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U.K. Makes Changes to Ogden Rate in Personal Injuries

The United Kingdom’s Ministry of Justice made sweeping changes to personal injury law in the country on Monday. The Ministry announced changes to the Ogden Rate, which is the discount rate for personal injury law award calculations.

Industry experts stress concern over the change, calling it “absurd.” Estimates suggest that the average insurance premium for automobiles may rise by 75 pounds per year following the ruling. The Ministry also announced new calculations for long-term injury sufferers.

Arguments against the change suggest that the Ministry is not accounting for potential interest rate changes.

The change to the Ogden Rate allows the lump sum compensation to fall to –0.75pc down from 2.5pc. A negative percentage will have an impact on rising car insurance premiums. Insurance companies warn that the change will add over 1 billion pounds to the annual NHS billing.

Changes to the Ogden Rate will require insurance companies to raise rates.

The government’s plans to raise rates in the near future will cause the rate to be even lower than the –0.75 that insurers are arguing over. The Bank of England owns a portion of the gilts market.

Insurance company stocks crashed following the announcement. Direct Line insurance (DLG) stock fell as much as 7.6% following the news. The company commented that the negative rate would alter its 2016 earnings, reducing the pre-tax profit by as much as 230 million pounds.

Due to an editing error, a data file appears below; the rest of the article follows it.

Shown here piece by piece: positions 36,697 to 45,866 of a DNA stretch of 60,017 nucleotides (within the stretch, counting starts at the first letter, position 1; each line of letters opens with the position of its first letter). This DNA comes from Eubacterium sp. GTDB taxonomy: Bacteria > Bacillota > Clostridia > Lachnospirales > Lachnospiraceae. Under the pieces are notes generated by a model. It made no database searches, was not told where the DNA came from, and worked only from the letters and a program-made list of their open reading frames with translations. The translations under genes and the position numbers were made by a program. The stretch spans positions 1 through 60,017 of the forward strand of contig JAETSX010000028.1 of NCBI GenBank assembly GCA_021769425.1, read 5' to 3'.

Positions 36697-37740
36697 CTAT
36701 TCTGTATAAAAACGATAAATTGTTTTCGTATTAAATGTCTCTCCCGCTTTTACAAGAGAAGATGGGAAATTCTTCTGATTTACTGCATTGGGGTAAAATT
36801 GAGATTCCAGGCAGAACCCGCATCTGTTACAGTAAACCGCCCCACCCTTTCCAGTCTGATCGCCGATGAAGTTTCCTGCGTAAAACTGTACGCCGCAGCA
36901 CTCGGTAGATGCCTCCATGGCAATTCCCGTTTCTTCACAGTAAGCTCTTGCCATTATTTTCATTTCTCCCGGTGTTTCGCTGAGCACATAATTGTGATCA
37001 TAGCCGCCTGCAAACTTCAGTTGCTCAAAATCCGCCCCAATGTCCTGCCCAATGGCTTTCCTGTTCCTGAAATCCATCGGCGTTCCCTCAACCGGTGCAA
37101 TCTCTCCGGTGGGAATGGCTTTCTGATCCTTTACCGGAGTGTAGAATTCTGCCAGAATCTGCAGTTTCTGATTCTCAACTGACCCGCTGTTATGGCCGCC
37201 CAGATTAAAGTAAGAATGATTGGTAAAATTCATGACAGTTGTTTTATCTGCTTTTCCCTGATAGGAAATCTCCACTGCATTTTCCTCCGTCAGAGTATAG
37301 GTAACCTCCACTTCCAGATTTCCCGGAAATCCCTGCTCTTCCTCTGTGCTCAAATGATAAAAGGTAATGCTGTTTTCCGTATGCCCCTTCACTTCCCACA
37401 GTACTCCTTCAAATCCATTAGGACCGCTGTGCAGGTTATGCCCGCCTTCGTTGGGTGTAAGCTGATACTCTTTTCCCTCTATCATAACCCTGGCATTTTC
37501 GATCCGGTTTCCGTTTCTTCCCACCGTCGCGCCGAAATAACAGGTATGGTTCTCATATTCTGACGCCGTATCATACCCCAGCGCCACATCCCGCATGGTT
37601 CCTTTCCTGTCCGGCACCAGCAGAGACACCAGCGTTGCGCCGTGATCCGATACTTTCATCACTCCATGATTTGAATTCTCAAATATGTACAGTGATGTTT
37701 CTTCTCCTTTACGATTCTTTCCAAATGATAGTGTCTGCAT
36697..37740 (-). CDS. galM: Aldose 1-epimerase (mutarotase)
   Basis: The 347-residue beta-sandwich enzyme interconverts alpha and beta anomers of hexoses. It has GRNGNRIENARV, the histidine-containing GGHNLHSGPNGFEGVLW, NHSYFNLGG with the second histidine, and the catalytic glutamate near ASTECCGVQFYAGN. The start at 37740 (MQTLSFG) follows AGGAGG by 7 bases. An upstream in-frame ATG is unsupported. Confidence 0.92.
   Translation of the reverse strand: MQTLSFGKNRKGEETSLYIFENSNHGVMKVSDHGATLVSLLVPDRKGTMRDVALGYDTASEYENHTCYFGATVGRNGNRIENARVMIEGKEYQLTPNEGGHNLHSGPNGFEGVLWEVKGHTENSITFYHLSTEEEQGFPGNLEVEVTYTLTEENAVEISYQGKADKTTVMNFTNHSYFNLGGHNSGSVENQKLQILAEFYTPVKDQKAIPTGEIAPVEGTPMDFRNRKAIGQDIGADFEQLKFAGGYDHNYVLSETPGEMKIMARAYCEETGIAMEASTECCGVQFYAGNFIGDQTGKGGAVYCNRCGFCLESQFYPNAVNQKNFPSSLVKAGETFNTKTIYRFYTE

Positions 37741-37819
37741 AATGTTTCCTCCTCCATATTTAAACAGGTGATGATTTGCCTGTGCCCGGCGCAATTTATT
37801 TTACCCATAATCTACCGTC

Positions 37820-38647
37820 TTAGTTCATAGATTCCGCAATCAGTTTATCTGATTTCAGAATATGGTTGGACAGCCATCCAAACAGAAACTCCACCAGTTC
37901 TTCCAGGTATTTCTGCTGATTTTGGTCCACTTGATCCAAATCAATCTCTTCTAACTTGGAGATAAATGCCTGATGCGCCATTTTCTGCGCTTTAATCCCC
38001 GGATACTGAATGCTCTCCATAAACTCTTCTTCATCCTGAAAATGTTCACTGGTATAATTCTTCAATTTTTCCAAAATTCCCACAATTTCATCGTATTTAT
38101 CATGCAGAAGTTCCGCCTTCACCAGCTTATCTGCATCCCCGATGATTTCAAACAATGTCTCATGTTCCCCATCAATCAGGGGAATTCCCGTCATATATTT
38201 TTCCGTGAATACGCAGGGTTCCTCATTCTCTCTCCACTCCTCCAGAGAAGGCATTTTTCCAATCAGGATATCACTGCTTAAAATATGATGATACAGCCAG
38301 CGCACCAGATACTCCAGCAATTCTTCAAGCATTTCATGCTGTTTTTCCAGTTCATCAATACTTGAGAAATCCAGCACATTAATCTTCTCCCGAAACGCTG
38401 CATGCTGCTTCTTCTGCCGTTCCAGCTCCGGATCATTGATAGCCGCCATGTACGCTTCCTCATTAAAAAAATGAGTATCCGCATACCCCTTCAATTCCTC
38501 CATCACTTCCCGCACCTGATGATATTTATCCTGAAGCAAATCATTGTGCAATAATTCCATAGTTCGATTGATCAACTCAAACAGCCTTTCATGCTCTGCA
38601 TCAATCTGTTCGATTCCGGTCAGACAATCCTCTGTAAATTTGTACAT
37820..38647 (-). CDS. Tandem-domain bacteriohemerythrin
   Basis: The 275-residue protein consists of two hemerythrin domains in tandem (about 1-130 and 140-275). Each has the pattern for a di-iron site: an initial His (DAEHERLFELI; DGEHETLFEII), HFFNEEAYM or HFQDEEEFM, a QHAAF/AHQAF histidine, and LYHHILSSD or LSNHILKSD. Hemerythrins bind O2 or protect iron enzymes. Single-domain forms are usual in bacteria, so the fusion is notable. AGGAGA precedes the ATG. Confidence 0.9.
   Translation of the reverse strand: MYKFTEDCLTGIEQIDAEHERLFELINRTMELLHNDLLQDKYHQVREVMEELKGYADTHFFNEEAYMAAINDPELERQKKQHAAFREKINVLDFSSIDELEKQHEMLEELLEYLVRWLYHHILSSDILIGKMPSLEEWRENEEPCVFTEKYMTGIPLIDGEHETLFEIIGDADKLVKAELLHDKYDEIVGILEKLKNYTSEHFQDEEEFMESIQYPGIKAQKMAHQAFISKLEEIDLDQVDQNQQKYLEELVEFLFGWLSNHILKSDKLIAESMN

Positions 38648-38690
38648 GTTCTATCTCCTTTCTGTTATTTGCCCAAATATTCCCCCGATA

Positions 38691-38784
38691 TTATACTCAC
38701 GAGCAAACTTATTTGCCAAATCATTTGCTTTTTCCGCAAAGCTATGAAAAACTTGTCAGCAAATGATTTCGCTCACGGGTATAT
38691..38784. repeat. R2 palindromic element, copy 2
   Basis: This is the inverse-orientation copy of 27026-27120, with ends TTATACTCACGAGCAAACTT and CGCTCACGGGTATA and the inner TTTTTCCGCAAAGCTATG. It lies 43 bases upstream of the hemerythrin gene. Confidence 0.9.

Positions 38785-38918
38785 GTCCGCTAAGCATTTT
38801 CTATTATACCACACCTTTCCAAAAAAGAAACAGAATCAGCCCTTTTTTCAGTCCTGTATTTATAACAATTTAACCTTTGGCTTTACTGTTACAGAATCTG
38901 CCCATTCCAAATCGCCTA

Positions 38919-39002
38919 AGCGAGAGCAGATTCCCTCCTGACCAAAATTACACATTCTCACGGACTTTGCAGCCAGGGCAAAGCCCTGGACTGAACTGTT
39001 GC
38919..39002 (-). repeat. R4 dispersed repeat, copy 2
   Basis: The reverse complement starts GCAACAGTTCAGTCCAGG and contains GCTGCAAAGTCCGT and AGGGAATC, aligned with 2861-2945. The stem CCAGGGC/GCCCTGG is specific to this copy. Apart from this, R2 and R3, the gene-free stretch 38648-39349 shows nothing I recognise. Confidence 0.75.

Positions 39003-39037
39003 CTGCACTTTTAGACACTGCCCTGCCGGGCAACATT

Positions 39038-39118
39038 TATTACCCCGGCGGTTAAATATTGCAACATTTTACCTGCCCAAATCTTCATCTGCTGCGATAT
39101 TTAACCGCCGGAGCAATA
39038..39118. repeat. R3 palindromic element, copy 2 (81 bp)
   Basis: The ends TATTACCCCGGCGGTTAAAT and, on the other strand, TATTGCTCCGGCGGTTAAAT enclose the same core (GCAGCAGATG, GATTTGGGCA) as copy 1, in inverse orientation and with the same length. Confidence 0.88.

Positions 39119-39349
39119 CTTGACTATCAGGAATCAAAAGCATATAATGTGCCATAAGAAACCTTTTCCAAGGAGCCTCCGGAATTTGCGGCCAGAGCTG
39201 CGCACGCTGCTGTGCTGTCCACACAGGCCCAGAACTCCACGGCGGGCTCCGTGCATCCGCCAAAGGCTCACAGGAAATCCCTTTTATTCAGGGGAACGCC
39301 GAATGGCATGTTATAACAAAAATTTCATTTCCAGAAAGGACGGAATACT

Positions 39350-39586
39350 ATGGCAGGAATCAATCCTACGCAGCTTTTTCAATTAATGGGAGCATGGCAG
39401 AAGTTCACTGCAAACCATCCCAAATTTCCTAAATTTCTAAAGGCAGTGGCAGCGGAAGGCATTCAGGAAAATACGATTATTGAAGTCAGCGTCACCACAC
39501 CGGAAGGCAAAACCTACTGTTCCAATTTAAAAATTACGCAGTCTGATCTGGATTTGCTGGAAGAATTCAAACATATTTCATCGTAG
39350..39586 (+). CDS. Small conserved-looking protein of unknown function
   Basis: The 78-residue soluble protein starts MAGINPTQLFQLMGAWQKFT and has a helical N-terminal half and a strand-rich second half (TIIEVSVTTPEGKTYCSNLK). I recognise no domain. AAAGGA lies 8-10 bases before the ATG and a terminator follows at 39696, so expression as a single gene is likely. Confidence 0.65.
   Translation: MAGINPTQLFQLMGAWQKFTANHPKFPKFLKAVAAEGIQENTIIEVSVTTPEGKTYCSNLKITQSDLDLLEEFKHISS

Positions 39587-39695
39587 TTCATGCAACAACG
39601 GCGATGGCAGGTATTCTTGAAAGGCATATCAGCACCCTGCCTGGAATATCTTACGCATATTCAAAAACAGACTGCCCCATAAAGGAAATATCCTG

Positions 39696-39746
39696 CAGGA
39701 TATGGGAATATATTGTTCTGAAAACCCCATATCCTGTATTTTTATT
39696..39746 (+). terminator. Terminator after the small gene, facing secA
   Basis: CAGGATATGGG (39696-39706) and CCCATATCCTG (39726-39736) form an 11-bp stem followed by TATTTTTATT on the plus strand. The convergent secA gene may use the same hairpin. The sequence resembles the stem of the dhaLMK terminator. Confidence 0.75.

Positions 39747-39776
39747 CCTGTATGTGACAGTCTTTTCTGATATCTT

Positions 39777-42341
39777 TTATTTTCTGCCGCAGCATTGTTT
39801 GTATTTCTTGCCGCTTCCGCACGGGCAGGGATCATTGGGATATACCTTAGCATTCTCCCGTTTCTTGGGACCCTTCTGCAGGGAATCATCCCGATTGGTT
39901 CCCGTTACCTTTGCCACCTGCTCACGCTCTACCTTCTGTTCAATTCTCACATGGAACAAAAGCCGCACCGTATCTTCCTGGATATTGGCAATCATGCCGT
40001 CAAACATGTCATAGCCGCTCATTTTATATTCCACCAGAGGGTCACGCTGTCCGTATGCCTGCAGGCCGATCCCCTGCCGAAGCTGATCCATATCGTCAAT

Profits for the company may be cut down by as much as one-third.

Numerous insurance companies have decided to delay their full-year results as they wait to calculate the impact the change will have on operations. Admiral Group (ADM) suggests its full-year profit will be 70 million to 100 million pounds lower than expected due to the change.

Higher level payout will result in pricing adjustments for drivers.

Senior drivers over the age of 65 may have to pay premiums that are as much as 300 pounds higher per year.

The change is expected to boost profits for personal injury lawyers. Experts suggest that much of the increased compensation will end up in the pockets of lawyers. Personal injury lawyers campaigned for the rate change.

Insurance premiums in the U.K. have risen 4.9% in the final three months of 2016, up 22 pounds on average before the rate change. Tory MP Andrew Tyrie called the rate change “a look of absurdity.”  He argues that the change will hurt public finances while increasing insurance rates.

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Mike DeFelice Mike has more than 6 years of experience with journalism and web development. When Mike is not writing, he can be found learning languages, reading or eating.